Interview with Henning Drager (IIRC)

Interview with Henning Drager, IIRC Relationships Manager (Russia, Ukraine & Caucasus), September 17th, 2012

How popular is IR in Ukraine and all other countries?

If you mean “popular” measured by the number of companies with which we have signed up so far – the answer is no. Only Rosneft and ROSATOM have come onboard but we are hopeful to secure many more in the coming years.

But if we are talking about the interest in IR and trying to find a way to bridge the very, very cumbersome IFRS financial reporting with a big sea of non-financial reporting standards, yes there is clearly an interest. And it’s not only interest from companies, but also from academia, students of accounting and also from the professional bodies such as ACCA. In Ukraine, the Baltic countries and in Russia we see positive movement toward think outside the tradition box and look towards expanding the skills of accountants and financial professionals.

What can be the difficulties and challenges in these countries to adopt IR?

I think the number one challenge is that the government departments of these countries responsible for this don’t really understand the risk implications of looking medium to long term, including non-financial risks. It’s only few enlightened companies or few enlightened professional associations that are picking this up. So the stumbling block is to get the people who regulate and may be make it mandatory to get engaged and may be even think about mandatory reporting without having more reporting burdens on the already struggling companies. That to me is the number one challenge.

In contrast the number one opportunity is that increasing globalization will require us to sing from the same hymn sheet on the future corporate reporting terms, which mandate all companies, whether they are small and medium sized to massive big companies to report more than just their financial risks and opportunities, but incorporate all of them. And here we arrive at the ultimate aim for IR, to have one set of reporting standards which are global, sector-based and comprisable between Ukraine, US, South Africa, Russia and others. That is the opportunity. To have one instead of several standards to ease the reporting burden for сompanies instead of ever more complex.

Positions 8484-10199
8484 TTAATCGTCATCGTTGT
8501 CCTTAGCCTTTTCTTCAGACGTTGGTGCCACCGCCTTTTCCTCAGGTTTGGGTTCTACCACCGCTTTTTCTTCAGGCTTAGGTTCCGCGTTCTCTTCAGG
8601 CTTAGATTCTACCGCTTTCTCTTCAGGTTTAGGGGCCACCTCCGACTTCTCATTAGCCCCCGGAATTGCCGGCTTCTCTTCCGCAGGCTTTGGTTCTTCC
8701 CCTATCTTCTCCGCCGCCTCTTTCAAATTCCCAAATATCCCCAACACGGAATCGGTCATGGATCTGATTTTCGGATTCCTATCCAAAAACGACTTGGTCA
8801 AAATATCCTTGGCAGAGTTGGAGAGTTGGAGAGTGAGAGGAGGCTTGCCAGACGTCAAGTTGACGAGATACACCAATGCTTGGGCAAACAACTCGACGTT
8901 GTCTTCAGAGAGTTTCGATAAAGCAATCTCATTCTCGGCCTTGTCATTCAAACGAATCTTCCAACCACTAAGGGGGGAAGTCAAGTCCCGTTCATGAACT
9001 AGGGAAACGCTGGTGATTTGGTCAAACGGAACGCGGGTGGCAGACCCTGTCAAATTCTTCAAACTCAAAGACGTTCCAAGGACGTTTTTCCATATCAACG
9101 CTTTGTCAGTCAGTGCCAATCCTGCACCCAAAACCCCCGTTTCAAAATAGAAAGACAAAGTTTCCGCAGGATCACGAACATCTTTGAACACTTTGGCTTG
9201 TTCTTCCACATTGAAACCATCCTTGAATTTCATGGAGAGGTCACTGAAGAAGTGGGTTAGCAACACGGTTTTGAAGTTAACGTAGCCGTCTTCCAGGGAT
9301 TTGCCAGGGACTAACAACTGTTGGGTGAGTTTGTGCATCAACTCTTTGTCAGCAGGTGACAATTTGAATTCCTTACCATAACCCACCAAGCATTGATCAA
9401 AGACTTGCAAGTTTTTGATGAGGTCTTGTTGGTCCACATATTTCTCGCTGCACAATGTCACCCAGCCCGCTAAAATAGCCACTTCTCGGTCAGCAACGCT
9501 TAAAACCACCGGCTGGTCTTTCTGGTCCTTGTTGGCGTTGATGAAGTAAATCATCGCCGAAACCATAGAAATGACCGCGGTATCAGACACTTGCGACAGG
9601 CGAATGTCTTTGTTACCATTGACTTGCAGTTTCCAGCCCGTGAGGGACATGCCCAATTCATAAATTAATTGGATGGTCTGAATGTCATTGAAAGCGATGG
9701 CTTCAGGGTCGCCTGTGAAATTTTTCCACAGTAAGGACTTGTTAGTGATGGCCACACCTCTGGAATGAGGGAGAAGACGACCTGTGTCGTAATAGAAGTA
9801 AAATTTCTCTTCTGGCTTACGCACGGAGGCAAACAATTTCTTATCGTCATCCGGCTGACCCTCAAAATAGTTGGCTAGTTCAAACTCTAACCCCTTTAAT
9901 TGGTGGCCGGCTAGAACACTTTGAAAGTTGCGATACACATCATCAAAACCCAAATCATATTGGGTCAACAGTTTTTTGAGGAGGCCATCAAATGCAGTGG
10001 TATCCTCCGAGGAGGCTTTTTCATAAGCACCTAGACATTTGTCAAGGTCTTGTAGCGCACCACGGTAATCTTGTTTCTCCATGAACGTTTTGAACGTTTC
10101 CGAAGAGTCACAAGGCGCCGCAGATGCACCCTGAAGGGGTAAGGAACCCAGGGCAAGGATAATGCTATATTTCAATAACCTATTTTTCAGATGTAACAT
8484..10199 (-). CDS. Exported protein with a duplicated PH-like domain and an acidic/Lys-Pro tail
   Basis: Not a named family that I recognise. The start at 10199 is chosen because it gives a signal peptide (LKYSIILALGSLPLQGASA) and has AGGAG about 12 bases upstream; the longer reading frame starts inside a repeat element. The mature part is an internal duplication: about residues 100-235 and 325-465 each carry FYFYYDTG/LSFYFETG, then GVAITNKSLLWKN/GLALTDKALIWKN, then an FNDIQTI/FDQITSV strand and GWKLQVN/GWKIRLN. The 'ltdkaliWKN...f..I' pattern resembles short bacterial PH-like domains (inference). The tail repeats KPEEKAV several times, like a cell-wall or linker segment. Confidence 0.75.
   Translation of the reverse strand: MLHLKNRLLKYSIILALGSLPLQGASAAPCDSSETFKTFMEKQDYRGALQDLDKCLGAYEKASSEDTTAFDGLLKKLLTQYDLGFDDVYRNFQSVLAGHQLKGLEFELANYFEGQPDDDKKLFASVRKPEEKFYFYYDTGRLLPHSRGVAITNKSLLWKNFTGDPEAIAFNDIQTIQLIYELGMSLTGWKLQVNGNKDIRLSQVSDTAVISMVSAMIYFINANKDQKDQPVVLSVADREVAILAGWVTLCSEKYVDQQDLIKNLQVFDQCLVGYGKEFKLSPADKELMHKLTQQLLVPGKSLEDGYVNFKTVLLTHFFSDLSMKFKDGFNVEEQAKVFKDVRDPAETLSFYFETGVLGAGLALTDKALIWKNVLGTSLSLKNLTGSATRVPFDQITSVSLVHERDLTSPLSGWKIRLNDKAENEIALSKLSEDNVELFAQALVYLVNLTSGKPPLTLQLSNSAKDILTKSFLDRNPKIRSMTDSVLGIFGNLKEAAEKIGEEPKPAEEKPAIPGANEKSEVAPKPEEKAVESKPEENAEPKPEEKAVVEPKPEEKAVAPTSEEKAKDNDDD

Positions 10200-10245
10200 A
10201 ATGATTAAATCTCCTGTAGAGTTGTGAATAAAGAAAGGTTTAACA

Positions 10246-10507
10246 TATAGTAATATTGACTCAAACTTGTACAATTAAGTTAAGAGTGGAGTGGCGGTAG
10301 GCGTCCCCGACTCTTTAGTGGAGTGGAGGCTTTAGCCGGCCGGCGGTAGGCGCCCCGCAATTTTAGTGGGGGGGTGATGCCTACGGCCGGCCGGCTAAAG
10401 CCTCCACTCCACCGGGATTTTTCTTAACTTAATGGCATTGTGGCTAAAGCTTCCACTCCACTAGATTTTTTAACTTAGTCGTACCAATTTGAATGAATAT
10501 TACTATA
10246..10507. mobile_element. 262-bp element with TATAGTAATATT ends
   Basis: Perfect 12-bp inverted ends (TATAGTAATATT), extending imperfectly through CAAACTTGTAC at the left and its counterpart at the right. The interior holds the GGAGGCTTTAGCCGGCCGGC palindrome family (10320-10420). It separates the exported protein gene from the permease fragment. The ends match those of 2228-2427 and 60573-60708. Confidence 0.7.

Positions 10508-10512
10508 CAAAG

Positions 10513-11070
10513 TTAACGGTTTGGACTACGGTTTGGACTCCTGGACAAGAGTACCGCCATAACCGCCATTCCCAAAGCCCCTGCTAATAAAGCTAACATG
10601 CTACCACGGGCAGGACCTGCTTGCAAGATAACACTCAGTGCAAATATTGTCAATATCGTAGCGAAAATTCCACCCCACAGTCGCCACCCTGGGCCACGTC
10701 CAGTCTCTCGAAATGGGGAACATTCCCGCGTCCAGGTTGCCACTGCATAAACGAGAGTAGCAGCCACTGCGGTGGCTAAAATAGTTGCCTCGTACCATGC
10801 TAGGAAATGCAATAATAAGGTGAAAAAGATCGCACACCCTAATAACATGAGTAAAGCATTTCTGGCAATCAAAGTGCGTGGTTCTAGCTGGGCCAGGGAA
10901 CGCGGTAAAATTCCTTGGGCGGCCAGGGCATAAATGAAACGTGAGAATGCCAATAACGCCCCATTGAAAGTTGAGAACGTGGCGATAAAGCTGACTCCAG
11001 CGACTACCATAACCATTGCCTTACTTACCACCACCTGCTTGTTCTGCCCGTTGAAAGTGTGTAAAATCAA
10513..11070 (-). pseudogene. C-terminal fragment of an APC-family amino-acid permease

Do you think that these standards should be voluntary or mandatory?

I personally think we need to move to a mandatory commitment. Once the PP members including ROSATOM have indicated what works and what doesn’t work in terms of financial and non-financial reporting cycles we are getting to a kind of semi-established IR framework. We will ask G20 ministers, either in Moscow next year or in Australia in 2014 give the IIRC permission to move to a mandatory standard omission, basically having this framework and making it mandatory for all globally listed companies and all stock exchanges. There is a second phase being trying to figure out how we target all SMEs, because it doesn’t matter if all the world’s biggest companies are reporting IR, if SME are not doing it, then taken together we are looking at 90% of world GDP. And if SMEs don’t report on an IR way then we are right to question the effect we might have.

So, yes, mandatory, absolutely. The market itself will never do it if it is voluntary. But it needs to be in a way that is fair to ROSATOM and to other PP members, so they don’t have an additional layer of burden. If you adopt IR, an existing reporting requirement of equivalent size needs to replace it. This will be the challenge but also the opportunity.

And it should be global. And it is also a challenge, because for example you in Russia have different corporate governance, transparency and reporting laws, than Germany, who is part of the European Union, whether they are much more progressive and advanced. But I think we need to move globally on this. There are however voices within IIRC saying, we need move down the voluntary path first.

Is it possible that there will be several countries that will be first to make IR mandatory?

It will be EU countries, either EU in general or our PP member countries: France, Italy, Spain, Portugal, UK, Denmark, Sweden, Ireland. It will come from them first. And also probably Brazil, definitely South Africa, they have already done it, they are leaders, so we should look towards South Africa for inspiration and learning. I don’t think it will be Russia, but once EU does it, Russia may sign up, US will come aboard, and once they come aboard, the rest of the world will do it, minus China.

When is it possible that IR will become mandatory?